'Whether in the facts and circumstances of the case the tribunal should not have held that the turnover both in Calcutta and branches on which the flat rate is to be applied should be arrived at after deducting therefrom the sum of Rs. 1,47,98,413 admittedly found by the Income-tax Officer to have been transferred to Karachi from Calcutta and the various branches ?'
6. The Tribunal rejected the application. The appellant then applied to the High Court at Calcutta that the Tribunal be directed to submit a statement of the case on three questions. The question material to the sovereign account was framed as follows :
'Whether there was any material to hold that the Bombay branch of your petitioner sold 1,66,188 pieces of sovereign to the Karachi branch at market rates ?'
7. The High Court summarily rejected the application.
8. In the proceedings before the Income-tax authorities, the contention of the appellant does not appear to have been clearly appreciated, and the grounds set out in the memoranda of appeals field before the Appellate Assistant Commissioner and the Appellate Tribunal contributed in no small degree in giving rise to that situation. The grounds submitted were somewhat verbose indicating a vague perception of the true contention raised by the appellant. The question submitted for reference to the Tribunal was different from the question on which the High Court was moved to order a statement of case. The question submitted to the Appellate Tribunal was much wider in scope than the question submitted to the High Court. Notwithstanding these infirmities in the proceedings and in the contentions raised by the appellant, we are of the view that a question of law does arises out of the order of the Tribunal.
9. The Income-tax Officer observed, as stated hereinbefore, that in the year of account, the appellant had sold 1,66,188 pieces of sovereigns to his Karachi branch and 14,309 pieces in the local market in Bombay, and the estimated the gross profit at the rate of 0.5% on an assumed total sale of Rs. 1,13,80,331. The appellant contended that he was the owner of the Bombay branch as well as of Karachi for sale and that such as dispatch did not amount to sale of sovereigns to the Karachi branch. The charge of 2 annas as commission per Rs. 100 for which a separate account was maintained by the appellant was, it was contended, not profit and that it was not included in Rs. 6,464-4-0 disclosed as the profit on sales in the Bombay branch. Accordingly to the appellant, this profit accrued to him on the local sales of 14,309 pieces. Counsel for the department submitted that even of the transactions of dispatch of sovereigns from Bombay to Karachi by the appellant to his own branch may not be regarded sales, the true effect of the order of the Income-tax Officer is to assess the profits earned by the appellant on the local transactions in Bombay. This, counsel contended, had to be done because the books of account of the Bombay branch were unreliable and the other evidence produced by the appellant regarding the prevailing rates was unsatisfactory. We are unable to accept this contention. The Income-tax Officer has calculated the gross profit at an overall rate on all the transactions in sovereigns in the Bombay branch including dispatches of sovereigns to Karachi and local sales in Bombay on the footing that they were sale transactions.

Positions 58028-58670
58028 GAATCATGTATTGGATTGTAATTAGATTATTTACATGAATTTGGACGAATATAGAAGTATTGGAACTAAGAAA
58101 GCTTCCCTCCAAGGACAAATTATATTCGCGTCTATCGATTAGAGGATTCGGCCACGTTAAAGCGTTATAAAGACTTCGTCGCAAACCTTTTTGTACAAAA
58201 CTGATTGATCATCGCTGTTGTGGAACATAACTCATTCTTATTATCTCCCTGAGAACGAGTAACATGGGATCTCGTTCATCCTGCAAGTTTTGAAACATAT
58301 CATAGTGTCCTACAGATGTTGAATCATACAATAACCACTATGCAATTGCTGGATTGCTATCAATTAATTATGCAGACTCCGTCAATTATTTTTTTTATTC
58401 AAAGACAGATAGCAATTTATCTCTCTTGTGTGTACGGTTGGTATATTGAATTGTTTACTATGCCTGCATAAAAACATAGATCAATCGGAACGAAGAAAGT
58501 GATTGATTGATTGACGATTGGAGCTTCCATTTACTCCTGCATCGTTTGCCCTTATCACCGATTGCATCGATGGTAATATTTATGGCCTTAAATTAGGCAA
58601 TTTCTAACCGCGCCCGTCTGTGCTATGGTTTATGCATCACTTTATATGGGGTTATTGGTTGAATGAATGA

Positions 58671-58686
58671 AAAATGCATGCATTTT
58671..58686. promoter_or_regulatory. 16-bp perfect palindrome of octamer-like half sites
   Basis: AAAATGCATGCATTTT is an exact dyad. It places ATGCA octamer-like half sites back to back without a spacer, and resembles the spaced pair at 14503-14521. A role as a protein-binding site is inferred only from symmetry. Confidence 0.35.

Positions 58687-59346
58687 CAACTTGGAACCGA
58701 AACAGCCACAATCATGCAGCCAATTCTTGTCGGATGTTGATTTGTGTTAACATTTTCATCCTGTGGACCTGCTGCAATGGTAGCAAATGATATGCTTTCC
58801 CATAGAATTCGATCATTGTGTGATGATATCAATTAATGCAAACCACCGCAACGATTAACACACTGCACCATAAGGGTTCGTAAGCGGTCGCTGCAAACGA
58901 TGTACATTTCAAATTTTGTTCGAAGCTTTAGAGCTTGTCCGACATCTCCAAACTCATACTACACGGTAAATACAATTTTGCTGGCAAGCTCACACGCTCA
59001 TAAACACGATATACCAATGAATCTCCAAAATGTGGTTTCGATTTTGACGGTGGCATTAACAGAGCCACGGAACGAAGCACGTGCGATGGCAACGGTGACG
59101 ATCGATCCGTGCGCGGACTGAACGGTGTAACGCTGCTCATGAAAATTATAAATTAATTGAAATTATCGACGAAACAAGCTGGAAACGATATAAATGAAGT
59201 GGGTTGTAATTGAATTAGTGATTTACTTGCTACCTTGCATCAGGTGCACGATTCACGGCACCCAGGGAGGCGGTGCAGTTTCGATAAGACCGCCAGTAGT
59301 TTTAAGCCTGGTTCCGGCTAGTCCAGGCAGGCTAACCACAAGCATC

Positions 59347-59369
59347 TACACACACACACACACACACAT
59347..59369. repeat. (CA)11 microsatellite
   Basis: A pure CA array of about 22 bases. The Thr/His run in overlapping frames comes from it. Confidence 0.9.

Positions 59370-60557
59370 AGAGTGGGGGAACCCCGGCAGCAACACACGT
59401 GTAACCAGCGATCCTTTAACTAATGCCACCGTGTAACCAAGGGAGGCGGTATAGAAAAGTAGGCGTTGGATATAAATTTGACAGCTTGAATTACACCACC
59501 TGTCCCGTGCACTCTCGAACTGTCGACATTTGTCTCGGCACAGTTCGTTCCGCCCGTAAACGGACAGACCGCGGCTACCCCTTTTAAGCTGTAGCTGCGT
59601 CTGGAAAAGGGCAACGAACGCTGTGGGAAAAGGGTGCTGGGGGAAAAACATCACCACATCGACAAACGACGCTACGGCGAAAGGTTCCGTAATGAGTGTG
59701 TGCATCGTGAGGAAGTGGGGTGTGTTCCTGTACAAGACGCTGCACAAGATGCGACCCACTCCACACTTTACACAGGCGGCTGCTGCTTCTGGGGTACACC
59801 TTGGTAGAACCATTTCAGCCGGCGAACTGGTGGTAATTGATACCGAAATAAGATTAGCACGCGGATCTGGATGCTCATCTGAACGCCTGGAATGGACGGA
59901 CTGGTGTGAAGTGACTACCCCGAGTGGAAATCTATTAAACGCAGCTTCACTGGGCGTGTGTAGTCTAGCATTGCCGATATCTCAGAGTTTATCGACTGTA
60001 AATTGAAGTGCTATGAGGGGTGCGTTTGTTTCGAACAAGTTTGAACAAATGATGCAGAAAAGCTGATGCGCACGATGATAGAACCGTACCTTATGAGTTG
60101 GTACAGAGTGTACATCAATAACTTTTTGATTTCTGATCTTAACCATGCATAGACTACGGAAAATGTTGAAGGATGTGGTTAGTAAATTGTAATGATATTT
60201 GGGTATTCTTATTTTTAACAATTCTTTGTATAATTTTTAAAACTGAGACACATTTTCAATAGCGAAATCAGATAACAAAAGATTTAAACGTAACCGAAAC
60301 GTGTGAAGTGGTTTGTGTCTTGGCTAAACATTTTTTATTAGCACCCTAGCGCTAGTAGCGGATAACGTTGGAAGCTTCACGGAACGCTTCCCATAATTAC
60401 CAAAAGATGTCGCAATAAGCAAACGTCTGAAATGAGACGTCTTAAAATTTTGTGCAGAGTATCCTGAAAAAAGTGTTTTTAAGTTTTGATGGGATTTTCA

10. The order passed by the Income-tax Officer does not refer to any evidence in support of the assertion made by him that the Bombay branch of the appellant sold sovereigns to the Karachi branch. The Appellate Assistant Commissioner did not reject the plea raised by the appellant that the sovereigns purchased by the Bombay branch were sent to the Karachi branch on commission. The criticism of the Appellate Assistant Commissioner about the unsatisfactory character of the evidence has a bearing on the local sales and not on the dispatches to Karachi. The Tribunal merely accepted the conclusion of the Appellate Assistant Commissioner; it gave no independent reasons in support of its order. The income-tax authorities did not find that on a comparison of the rates at which the sovereigns are debited in the Bombay branch and the rates at which they were credited in the Karachi branch, any profit was earned by the Bombay branch. The commission account is not incorporated in the printed paper book, but it is not even suggested that the commission was in the nature of profit and not service charges as submitted by counsel for the appellant. In our view, a question of law arises from the judgment of the Tribunal which confirmed the order of the Appellate Assistant Commissioner. We accordingly direct that the Tribunal do draw up and submit a statement of the case on the following questions which arises from the order of the Tribunal :
'Whether there was any material to hold that the Bombay branch of the assessee sold 1,66,188 pieces of sovereigns to the Karachi branch ?'
11. We are in this appeal not concerned with the correctness of the rate applied by the Income-tax Officer on the local sales of sovereigns in the Bombay market. We are only concerned with the question whether there was any material to hold that the Bombay branch of the appellant had sold 1,66,188 pieces of sovereigns to the Karachi branch.
12. On the view taken by us, we need pass no order in Appeal No. 407 of 1958. Appeal No. 408 of 1958 will be allowed with costs in this court.